Biden’s rhetoric fails to establish identity

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Socially distanced attendees are reflected in Democratic presidential candidate Joe Biden’s sunglasses as he speaks at the Black Economic Summit at Camp North End in Charlotte, North Carolina, on Wednesday, Sept. 23, 2020. (Jim Watson/AFP/Getty Images/TNS)

Tonia Christou, Staff Columnist

 

This weekend, at a campaign rally in Fayetteville, NC, President Donald Trump took to his podium and declared, “If I lose to him, I don’t know what I’m going to do. I will never speak to you again … You’ll never see me again.” Of course, Trump’s grandstanding and feigned bewilderment were directed towards his 2020 election opponent, former Vice President Joe Biden. 

In response, the Biden campaign team carried out a tactic that they are well-versed with: using Trump’s own words against him. In a Twitter post, Trump’s remarks are followed by a picture of a grinning Biden, coupled with patriotic fanfare, announcing, “I’m Joe Biden, and I approve this message.” Joe Biden seems to have read up on GenZ humor.

As creative as this brief yet striking response is, it indicates an overall directive that may be hurting the Biden Campaign overall. The general trend is as follows: Trump makes a remark, and Biden reacts. Examples are abundant. Similar instances include his biking ad in response to Trump’s coinage of “Sleepy Joe,” his visit to the city of Kenosha following Trump’s, and his explanation that the riots’ violence came under Trump, not him. 

So, this begs the question: Is being the anti-Trump candidate enough? Some critics, such as David Zurawik from the Baltimore Sun, have their doubts. “We are facing monumental, existential issues with COVID-19, a reeling economy, a growing gulf between the rich and almost everyone else, and what some see as a cold civil war with what remains of the long-dominant white culture trying to hold back the inevitable tide of multiculturalism and a new order of shared power.”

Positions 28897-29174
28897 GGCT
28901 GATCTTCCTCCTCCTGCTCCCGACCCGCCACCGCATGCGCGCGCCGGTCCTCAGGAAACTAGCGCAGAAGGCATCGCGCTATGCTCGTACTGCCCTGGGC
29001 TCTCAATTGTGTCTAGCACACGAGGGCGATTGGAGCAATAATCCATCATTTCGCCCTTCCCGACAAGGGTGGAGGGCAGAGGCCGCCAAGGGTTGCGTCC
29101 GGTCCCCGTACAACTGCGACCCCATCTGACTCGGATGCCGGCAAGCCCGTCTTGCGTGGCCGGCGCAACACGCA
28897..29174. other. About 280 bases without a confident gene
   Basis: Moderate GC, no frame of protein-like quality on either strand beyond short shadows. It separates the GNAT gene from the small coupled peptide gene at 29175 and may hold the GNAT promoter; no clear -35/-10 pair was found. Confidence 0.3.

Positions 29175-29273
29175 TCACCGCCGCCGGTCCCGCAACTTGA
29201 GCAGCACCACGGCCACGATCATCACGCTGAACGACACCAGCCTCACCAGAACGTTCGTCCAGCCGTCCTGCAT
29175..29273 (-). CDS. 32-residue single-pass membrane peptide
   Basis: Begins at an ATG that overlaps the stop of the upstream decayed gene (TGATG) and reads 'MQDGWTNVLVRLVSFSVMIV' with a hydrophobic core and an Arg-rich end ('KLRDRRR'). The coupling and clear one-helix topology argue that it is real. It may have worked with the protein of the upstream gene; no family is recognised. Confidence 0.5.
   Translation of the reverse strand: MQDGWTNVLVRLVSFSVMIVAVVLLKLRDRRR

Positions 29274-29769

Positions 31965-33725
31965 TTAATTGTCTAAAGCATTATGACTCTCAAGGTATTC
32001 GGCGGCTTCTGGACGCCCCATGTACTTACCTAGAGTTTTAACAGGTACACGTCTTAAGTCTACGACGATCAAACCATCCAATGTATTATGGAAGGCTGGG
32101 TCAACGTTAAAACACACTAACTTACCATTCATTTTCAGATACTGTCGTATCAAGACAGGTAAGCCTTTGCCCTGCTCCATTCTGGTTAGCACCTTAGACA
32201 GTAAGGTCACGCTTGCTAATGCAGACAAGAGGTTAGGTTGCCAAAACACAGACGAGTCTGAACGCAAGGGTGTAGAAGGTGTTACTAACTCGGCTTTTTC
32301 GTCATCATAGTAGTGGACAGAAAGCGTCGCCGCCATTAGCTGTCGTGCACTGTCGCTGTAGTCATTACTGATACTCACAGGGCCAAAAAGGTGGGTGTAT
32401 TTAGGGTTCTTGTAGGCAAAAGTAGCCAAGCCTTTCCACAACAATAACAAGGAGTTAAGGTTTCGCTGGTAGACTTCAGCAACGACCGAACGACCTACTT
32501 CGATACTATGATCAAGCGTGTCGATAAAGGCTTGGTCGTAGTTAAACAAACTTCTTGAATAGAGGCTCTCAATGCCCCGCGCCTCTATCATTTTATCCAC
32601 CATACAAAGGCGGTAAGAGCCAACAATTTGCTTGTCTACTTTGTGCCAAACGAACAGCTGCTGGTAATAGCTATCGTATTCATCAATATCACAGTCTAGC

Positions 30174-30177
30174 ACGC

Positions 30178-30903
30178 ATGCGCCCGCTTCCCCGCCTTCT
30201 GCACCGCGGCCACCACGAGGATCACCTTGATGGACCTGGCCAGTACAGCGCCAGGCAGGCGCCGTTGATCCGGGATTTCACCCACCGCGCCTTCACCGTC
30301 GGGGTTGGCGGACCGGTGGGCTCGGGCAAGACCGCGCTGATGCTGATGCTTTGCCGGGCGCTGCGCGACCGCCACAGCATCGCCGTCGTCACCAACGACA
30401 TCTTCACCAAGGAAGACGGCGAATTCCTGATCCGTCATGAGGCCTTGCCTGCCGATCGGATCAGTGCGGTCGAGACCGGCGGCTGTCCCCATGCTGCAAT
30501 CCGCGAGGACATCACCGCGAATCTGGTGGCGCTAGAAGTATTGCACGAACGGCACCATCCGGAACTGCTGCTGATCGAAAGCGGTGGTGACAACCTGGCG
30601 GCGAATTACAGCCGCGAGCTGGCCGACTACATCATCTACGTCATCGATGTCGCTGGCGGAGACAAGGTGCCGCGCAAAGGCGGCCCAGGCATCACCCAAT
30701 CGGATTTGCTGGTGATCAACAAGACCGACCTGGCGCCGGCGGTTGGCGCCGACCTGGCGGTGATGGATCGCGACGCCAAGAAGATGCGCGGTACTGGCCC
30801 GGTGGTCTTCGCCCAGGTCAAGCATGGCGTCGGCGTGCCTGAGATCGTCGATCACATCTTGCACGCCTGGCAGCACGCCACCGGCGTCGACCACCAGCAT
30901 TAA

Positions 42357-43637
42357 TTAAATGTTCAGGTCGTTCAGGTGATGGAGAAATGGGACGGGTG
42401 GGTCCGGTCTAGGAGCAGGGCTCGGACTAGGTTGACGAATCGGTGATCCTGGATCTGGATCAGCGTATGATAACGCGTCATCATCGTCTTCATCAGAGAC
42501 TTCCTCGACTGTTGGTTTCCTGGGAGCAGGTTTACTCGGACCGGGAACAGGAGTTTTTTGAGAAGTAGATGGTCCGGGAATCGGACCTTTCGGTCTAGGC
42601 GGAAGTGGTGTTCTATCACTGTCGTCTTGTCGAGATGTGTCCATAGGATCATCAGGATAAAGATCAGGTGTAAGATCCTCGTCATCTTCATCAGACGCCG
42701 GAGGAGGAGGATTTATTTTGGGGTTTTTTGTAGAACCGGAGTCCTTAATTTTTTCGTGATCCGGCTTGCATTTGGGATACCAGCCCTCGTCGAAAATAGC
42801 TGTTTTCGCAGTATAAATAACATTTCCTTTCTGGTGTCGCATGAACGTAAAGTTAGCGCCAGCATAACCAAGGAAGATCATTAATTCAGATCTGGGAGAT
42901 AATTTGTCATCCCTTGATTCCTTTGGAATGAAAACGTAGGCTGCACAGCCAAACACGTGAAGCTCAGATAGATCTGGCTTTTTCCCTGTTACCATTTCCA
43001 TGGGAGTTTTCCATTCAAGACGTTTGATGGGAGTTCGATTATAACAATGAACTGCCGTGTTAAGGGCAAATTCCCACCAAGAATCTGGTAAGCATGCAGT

Others with this stance push Biden to move past harking on Trump as the central issue of his candidacy and craft a different message. They hope for more. For example, Angela Rye, Democratic strategist and previous member of the Congressional Black Caucus, stated Biden “should be focusing on a winning message of justice and equity rather than doubling down on Trump rhetoric.” 

Although ‘Never Trumpers’ and further left ‘Bernie Bros’ can agree that they would prefer Biden in office rather than Trump, this cannot be the sole message in their minds. Serious events are occurring in the world right now. Lives are being tangibly altered by the pandemic, police brutality, and climate change. An onslaught of questions and concerns are not in the spotlight, and this is problematic. 

[Others] push Biden to move past harking on Trump as the central issue of his candidacy and craft a direct mesage.”

According to the Washington Post, “The Biden Campaign raised a record breaking $364.5 million in August,” which allows him to outspend Trump in campaigning advertisement. The fear is that, with a major focus as the response to Trump as opposed to Biden’s own narrative, this fleet of advertising will not do much good. Those who do not agree with a Trump-centric narrative argue that this money is being used to state something that is already in the public eye – many people do not want Trump in office and Biden is the only alternative.

However, those who agree with Biden’s current platform have valid reasoning as well. They applaud Biden’s limited press conferences and sparse number of events that allow him to avoid being linked too far to the left. As a result, Biden is able to maintain his position as a “not too extreme, but reasonable enough Democrat.” By doing so, he has picked up votes from centrist white voters, playing the moderate card. Additionally, through his multi-racial coalition he hopes to attain minority votes. 

Yes, this is a “once in a lifetime opportunity to make hope and history rhyme.” Is Biden squandering said opportunity by not inciting enough hope and a want to truly go to the polls for HIM as a candidate? Only November will tell.